Get a Rental Car:
It may not be ideal, but sometimes you have to get a rental car so you can get to work and pick up the kids from school. Make sure you select the proper coverage to protect the rental car while you are driving it.
Why do I need insurance?
Life turns on a dime. One can never predict when insurance will be needed. Many people only purchase insurance when it’s required, like when they’re buying a new home or car. Paying for insurance now even if it isn’t required by your state or lender can be an important safety net if the unexpected happens.
Here are some situations when insurance could protect you from a financial loss
An unexpected illness
Even if you’re in good health, an unexpected illness or injury could require you to pay out-of-pocket if you don’t have health insurance.
Natural disaster or home invasion
Homeowners and renters face the risk of their property being damaged by a natural disaster or a home robbery. If you are not insured, it may be costly to replace all of your belongings.
Loss of a loved one
It can be tough to think about, but being prepared for the loss of an income earner is the best way to protect your family. A life insurance policy may help loved ones start with a clean slate by helping to pay off the mortgage, credit card bills, outstanding loans, household bills, child care expenses, tuition, and final expenses, like funeral costs and taxes.
What Happens to Your Car Loan After an Accident?
When it comes to basic auto insurance, it's worth knowing this right up front: Collision and comprehensive will not cover the cost of replacing your car. Similarly, these options won't cover any payments you have left on your loan. If you're buying the bare minimum legally-required insurance — and your auto is totaled — you should expect that what your insurance company pays out isn't quite going to make up the total of your losses. In fact, you may even wind up with a few payments left on a car you didn't even get to keep.
Your insurer will value your car based on a formula that will consider several factors. These exact factors are generally kept a trade secret. But may include the car's age, wear and tear, depreciation and MSRP. It is unlikely that your lender and your insurer will share an opinion on what the auto is worth.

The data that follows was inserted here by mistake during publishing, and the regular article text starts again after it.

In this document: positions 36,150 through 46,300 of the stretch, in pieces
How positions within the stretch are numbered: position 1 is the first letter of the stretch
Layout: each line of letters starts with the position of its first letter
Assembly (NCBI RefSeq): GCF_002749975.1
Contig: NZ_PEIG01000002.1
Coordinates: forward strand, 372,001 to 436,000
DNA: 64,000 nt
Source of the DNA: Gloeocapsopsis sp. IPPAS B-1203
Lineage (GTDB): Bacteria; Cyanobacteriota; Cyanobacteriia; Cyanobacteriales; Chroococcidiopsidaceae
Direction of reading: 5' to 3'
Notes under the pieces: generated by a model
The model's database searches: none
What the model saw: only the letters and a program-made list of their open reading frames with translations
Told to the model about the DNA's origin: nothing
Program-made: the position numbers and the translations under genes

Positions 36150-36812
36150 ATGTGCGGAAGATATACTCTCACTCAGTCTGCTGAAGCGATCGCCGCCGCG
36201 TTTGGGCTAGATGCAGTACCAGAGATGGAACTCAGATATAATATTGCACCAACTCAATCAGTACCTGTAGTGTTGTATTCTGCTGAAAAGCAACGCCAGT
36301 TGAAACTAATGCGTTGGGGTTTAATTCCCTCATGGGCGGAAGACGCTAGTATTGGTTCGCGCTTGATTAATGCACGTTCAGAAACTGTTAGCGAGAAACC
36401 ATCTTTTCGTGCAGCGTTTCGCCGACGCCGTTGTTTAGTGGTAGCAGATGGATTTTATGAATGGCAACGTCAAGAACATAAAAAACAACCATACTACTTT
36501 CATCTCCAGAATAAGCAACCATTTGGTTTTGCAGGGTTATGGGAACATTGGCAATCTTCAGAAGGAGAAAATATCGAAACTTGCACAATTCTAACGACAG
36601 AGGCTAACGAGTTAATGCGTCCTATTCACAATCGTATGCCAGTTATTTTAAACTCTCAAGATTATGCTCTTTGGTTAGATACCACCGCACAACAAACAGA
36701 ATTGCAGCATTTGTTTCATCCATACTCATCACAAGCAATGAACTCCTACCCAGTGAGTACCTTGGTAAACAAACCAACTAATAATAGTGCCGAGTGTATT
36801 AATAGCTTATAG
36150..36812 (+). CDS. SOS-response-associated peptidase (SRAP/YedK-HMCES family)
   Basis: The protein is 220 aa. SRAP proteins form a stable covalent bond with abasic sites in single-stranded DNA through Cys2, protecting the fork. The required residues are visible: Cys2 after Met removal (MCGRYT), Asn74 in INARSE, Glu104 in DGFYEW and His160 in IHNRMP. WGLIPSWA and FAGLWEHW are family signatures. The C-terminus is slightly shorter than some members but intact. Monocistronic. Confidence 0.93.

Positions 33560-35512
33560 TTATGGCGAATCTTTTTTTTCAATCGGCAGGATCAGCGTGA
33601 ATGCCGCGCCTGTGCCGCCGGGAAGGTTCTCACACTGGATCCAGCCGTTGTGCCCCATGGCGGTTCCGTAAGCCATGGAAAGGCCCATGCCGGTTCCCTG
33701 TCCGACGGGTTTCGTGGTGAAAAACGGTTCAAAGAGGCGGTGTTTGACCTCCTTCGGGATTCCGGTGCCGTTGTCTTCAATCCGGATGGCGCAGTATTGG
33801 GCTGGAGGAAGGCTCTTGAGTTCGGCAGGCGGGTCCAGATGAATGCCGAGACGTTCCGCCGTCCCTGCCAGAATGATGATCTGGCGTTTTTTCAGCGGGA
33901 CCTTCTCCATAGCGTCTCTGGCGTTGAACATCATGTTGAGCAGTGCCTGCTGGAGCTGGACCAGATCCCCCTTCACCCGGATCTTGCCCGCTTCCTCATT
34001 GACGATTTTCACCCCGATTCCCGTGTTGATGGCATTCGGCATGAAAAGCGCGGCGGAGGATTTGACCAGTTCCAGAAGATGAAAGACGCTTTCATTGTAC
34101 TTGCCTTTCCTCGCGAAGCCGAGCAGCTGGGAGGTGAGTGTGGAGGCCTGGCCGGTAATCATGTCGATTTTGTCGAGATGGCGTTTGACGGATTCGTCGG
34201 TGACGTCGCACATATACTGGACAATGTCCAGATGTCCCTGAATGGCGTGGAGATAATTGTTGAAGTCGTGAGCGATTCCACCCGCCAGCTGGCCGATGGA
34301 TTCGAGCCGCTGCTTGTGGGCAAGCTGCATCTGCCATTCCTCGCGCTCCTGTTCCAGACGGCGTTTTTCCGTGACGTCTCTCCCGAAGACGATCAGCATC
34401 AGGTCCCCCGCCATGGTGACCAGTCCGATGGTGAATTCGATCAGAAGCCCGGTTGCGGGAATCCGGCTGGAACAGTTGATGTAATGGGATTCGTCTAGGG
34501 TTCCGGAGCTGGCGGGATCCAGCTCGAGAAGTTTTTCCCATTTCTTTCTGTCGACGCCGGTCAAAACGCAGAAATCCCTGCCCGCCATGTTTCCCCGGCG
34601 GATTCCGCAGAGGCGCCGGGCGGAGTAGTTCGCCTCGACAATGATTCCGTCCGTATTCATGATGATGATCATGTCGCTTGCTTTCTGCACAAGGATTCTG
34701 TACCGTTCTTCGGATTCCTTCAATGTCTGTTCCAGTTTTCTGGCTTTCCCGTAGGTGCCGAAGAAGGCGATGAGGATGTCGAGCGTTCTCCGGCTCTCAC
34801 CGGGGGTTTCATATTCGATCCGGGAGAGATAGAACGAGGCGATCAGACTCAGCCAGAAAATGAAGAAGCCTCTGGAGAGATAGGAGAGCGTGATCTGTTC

However, you do have some options for total coverage in the event of an accident that leaves you holding the bill for a totaled car.
- Gap Insurance. Gap insurance can be a huge help in the event your car is totaled. Prices vary, but this type of insurance tends to only cost a few extra dollars a month. It will pay off what's left on your loan, minus your deductible. Most gap insurance plans will only cover you for the first few years, but that should be all you need to ensure that your loan is covered.
- Replacement Cost Insurance. This type of coverage generally comes with a higher premium. It can cover not only the current estimated value of your car but also the cost of replacing it. This coverage is worth considering for high-value vehicles. Even an expensive sports car begins to depreciate the minute you drive it off the lot, and it's good to know you're protected. Some companies even offer better-car replacement plans for those who drive older vehicles.
When it comes to car insurance, buying the legal minimum will help you to stay out of trouble. That said, it might not quite provide you with the peace of mind you're looking for when you have a big loan hanging over your head.
New to Cheapest Auto Insurance?
Life after an accident can be difficult but here at Cheapest Auto Insurance we are ready to help you get back on the road with the best rates and coverage for your needs! Call us at 918-744-5145 to speak with our insurance professionals to get a quote or you can click here for a quote online!